©2018 by Donata Schoeller

“Tentative Speech Acts – Close Talking”

Focusing, Thinking at the Edge (TAE) and Micro-Phenomenology

“(…) We can feel a question apart from its verbal expression, and the difficulty is to pose it without turning it into something superficial, or inviting answers that may seem adequate to its verbal form but that don’t really meet the problem beneath the surface.” Thomas Nagel, The View from Nowhere, 1986, p. 56

 

“It is more or less a commonplace that it is possible to carry on observations that amass facts tirelessly and yet the observed facts lead nowhere. On the other hand, it is possible to have the work of observation so controlled by conceptual framework fixed in advance that the very things which are genuinely decisive in the problem in hand and its solution, are completely overlooked. Everything is forced into the predetermined conceptual and theoretical theme. The way, and the only way, to escape these two evils, is sensitivity to the quality of a situation as a whole. In ordinary language, a problem must be felt before it can be stated. If the unique quality of the situation is had immediately, then there is something that regulates the selection and the weighing of observed facts and their conceptual ordering.” John Dewey, Logic: The Theory of Inquiry, 1938, pp. 70 f.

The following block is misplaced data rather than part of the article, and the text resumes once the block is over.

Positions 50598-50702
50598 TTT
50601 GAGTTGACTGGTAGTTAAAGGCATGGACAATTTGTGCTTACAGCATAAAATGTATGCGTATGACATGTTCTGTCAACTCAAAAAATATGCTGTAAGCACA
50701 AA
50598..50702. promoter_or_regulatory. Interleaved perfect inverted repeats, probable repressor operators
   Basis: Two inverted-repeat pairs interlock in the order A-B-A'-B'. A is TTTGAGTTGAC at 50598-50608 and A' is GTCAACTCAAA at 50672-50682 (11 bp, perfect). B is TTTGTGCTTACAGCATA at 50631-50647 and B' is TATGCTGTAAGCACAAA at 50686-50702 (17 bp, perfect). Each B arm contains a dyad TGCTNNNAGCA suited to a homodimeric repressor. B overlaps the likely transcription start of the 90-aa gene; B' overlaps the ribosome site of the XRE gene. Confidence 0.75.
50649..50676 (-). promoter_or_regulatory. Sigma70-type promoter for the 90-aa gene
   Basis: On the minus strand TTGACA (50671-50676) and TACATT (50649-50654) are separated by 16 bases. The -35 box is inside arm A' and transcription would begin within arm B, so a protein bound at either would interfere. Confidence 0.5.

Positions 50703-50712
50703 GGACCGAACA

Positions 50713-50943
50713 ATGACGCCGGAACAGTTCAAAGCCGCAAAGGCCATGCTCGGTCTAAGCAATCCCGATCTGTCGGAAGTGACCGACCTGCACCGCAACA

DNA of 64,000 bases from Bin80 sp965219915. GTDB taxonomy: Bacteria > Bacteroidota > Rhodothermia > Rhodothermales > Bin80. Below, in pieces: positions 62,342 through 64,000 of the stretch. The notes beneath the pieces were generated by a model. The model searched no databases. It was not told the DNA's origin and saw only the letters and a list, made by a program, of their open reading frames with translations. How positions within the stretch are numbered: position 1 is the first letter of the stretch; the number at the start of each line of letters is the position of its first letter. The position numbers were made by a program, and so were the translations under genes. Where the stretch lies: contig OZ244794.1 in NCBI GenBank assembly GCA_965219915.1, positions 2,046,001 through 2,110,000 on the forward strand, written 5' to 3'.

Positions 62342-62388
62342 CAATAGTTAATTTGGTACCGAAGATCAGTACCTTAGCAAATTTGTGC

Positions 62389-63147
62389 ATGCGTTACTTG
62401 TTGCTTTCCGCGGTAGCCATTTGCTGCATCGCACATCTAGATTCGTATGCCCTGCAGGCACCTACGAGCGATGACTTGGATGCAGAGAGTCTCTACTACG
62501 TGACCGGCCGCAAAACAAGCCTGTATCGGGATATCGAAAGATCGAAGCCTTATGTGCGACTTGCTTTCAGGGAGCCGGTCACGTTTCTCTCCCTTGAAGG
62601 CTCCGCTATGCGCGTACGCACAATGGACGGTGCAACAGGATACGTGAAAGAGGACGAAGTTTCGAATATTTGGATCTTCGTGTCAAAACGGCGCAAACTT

Focusing and TAE are methods developed by the Philosopher and Psychologist Eugene Gendlin (University of Chicago), to engage and explore subtle and complex background-feelings in the process of thinking.

 

Micro-phenomenology has been initiated by Francisco Varela and was further developed by Prof. Pierre Vermersch and Prof. Claire Petitmengin to research “lived experience”.

 

These practices sensitize practitioners for the intricacy of experiential backgrounds functioning in perceptions, ideas, intentions, emotions etc. In order to become aware of tacit dimensions of experience, attention can be trained, supported by open questions that turn the focus from the “what,” the content of our experience, to “how” we experience “that.” These methodologies enhance perceptivity for subtle and precise dimensions of experience that react responsively to how they are described and perceived.

 

Practices engaging implicit functions of experience and knowledge require the skill of deep listening to oneself and others in order to unfold experiential backgrounds that contain more than we think we “know.” Also, the practicioner learns how to attend to intra-actional dimensions in the emerging of new ideas. Clarifying processes play out responsively and retro-actively in the relationship of experiencing and conceptualizing / symbolizing.